After a holiday season full of merrymaking, so many of us vow that were going to exercise more in the coming year. I admire your ambition (and share it). But as we begin 2015, I hope youll be just as committed to becoming, and staying, financially fit.
Here are some tips to help.
1. Plan for trouble.
We all need an emergency fund because major negative life events always seem to pop up when we least expect them. The general rule of thumb is have six months of living expenses in a bank deposit account or money market fund where the money is readily available for those surprise expenses or to bridge the gap if an income earner in the family loses his or her job.
Every family should also have insurance to cover the cost of major events that might not be covered by an emergency fund. Health insurance, homeowners insurance, auto insurance and life insurance are vital and most families have these items covered. Depending on your personal situation, an umbrella liability policy might be a good idea. If your family has one primary income earner, consider a disability policy.
You might also consider specialty insurance, such as cancer insurance or accident insurance, depending on your situation.
2. Spend less and save more.
The US personal savings rate as a percentage of disposable income is currently about 5 percent. Thus, the odds a dollar of personal income was actually saved this year was 1 in 20. Current levels of saving are an improvement over the 2007 rate of 2.6 percent (1 in 38.7) but still a far cry from the 1971 height of 13.3 percent (1 in 7.5) -- and a faint whisper compared to Chinas savings rate of 50 percent (1 in 2).
What are the chances an adult has no savings at all? Approximately 30 percent of American adults have no savings.
3. Start saving now for your kids college.
If you plan to assist with the cost of your childs college education, there are several different options including a 529 Plan, an Education Savings Account or even a Roth IRA. Get informed about these options. If you want to help your children with the soaring costs of secondary education, you cant start too soon.
4. Easy on the plastic.
Credit cards are a wickedly tempting convenience in our busy and consumption-driven lifestyles, but when not used responsibly can quickly become detrimental to our financial health. Think about your credit card not so much as a form of payment but as the incurring of debt -- a debt that must be repaid when the bill arrives or the price of what you purchased just went up by the amount of interest youll pay.
5. Pass the sleep test.
If your investments are keeping you up at night, you need to make some changes. Wealth should enhance your life, not engender stress. If you are worrying about your investments, you likely need to ratchet down the risk in your portfolio. With less stress, youre going to be healthier and empowered to enjoy the fruits of your labor, your discipline and your dreams.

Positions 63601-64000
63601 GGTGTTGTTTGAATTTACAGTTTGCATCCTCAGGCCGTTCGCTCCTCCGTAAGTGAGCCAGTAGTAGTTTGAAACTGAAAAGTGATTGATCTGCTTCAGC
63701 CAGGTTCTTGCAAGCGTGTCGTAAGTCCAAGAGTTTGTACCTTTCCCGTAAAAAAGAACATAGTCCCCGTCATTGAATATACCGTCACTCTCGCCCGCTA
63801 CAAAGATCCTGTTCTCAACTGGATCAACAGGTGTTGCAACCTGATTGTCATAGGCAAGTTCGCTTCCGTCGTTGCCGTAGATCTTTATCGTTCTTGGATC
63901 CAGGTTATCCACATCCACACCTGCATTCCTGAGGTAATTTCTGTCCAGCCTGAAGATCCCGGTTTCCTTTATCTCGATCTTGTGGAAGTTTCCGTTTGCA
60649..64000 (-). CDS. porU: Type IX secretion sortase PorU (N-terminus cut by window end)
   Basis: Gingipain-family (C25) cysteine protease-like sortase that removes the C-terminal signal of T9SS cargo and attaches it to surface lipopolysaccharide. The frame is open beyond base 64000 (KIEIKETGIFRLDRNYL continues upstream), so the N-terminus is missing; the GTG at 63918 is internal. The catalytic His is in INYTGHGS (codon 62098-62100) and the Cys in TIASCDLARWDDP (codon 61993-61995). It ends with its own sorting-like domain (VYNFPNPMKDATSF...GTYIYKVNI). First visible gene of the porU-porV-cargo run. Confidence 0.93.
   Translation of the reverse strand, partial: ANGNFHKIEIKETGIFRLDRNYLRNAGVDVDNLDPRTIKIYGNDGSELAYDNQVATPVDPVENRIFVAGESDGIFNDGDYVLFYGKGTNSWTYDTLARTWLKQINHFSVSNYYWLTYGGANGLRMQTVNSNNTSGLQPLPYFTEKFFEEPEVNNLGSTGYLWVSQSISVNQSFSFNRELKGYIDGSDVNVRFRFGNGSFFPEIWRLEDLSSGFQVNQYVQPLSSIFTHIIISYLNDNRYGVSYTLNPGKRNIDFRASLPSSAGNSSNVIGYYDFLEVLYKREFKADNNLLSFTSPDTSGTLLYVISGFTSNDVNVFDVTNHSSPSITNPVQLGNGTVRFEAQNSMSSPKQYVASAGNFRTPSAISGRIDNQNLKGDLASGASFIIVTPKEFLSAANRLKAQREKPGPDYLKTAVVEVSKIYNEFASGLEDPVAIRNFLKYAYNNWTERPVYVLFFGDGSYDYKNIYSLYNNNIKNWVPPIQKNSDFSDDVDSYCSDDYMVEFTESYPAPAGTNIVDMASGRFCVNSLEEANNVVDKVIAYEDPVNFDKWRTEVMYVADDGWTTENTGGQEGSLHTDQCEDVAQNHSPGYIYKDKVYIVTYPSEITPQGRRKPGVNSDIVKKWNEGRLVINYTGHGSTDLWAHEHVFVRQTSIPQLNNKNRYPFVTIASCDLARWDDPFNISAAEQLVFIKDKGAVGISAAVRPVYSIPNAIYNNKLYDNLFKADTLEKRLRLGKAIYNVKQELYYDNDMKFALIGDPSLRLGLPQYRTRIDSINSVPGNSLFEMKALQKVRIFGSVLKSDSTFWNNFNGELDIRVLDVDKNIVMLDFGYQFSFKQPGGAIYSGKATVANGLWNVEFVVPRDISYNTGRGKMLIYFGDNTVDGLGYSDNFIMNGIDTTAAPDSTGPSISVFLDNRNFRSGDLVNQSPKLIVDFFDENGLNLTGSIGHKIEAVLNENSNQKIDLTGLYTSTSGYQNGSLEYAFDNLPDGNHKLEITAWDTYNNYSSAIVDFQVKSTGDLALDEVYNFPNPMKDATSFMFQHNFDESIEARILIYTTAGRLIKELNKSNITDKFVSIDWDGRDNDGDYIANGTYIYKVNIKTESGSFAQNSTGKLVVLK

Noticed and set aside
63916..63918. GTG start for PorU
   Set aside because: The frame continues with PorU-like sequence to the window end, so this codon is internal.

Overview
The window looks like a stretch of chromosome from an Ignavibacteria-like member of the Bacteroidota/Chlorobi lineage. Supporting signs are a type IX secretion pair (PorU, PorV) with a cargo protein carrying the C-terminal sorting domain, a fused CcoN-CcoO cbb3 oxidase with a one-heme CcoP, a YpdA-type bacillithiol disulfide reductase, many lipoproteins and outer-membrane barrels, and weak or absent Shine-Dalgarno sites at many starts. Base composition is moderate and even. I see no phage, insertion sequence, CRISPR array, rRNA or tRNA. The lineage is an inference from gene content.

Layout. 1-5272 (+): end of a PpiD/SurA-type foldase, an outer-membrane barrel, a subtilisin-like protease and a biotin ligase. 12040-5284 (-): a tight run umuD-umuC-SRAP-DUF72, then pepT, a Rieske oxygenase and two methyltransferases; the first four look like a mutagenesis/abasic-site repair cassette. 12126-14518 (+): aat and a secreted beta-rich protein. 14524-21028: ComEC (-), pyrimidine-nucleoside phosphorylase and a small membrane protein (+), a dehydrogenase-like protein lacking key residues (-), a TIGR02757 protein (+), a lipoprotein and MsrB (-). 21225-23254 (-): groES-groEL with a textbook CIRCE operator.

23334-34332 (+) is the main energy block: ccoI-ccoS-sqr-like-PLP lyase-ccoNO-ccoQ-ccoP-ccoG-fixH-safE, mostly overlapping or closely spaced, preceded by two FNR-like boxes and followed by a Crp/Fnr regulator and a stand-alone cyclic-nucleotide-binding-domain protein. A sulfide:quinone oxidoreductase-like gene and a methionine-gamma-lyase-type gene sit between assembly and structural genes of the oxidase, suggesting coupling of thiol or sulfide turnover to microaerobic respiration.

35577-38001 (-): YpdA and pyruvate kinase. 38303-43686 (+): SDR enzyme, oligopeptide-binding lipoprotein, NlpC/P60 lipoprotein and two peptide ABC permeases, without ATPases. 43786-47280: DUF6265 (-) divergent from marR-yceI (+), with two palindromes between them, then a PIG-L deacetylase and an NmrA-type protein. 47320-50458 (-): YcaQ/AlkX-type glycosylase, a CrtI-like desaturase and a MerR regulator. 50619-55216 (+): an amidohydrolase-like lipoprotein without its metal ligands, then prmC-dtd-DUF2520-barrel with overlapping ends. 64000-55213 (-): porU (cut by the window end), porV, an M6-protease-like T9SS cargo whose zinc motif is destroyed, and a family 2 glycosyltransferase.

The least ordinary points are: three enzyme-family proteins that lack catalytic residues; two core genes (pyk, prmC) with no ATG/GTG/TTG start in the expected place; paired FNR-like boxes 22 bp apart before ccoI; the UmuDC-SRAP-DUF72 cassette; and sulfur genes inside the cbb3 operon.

6. Be proactive.
Success in the financial aspects of our lives requires preparation, sacrifice and hard work. But that goes for all aspects of our lives, which are all interconnected. Seek out information on ways to stay healthy and take action to reduce your health risks. Kicking those unhealthy habits today and committing yourself to adopting healthy new ones can dramatically impact your future financial well-being. Control your own financial destiny by taking charge of your physical and mental condition.
7. Think long-term.
Again, this goes for our finances and our lifestyles. Our life expectancy continues to grow, for those in both good and poor health thanks to medical advances, and consequently we have more years after retirement than ever before. If you expect to live well into your 90s, thats probably three decades of the golden years that youll need to prepare for by properly saving and investing. A healthy person can typically work longer and more successfully than a sick person, translating into more assets to adequately sustain a long life and retirement.
Its worth pointing out that our increasing longevity also means more time for the power of compounding interest, offering us the opportunity to expand the financial legacy we leave to our children, grandchildren, other loved ones and our chosen philanthropic endeavors.
Money isnt everything, but money problems can sure feel close. Get ahead of bad habits, debt and stress this year by adopting a financial fitness regimen. It requires discipline and could come with some pain, but the payoff is worth it: peace of mind and moving closer to your dreams.
Phoebe Venable, chartered financial analyst, is President amp; COO of CapWealth Advisors LLC. Her column on women, families and building wealth appears each Saturday in The Tennessean.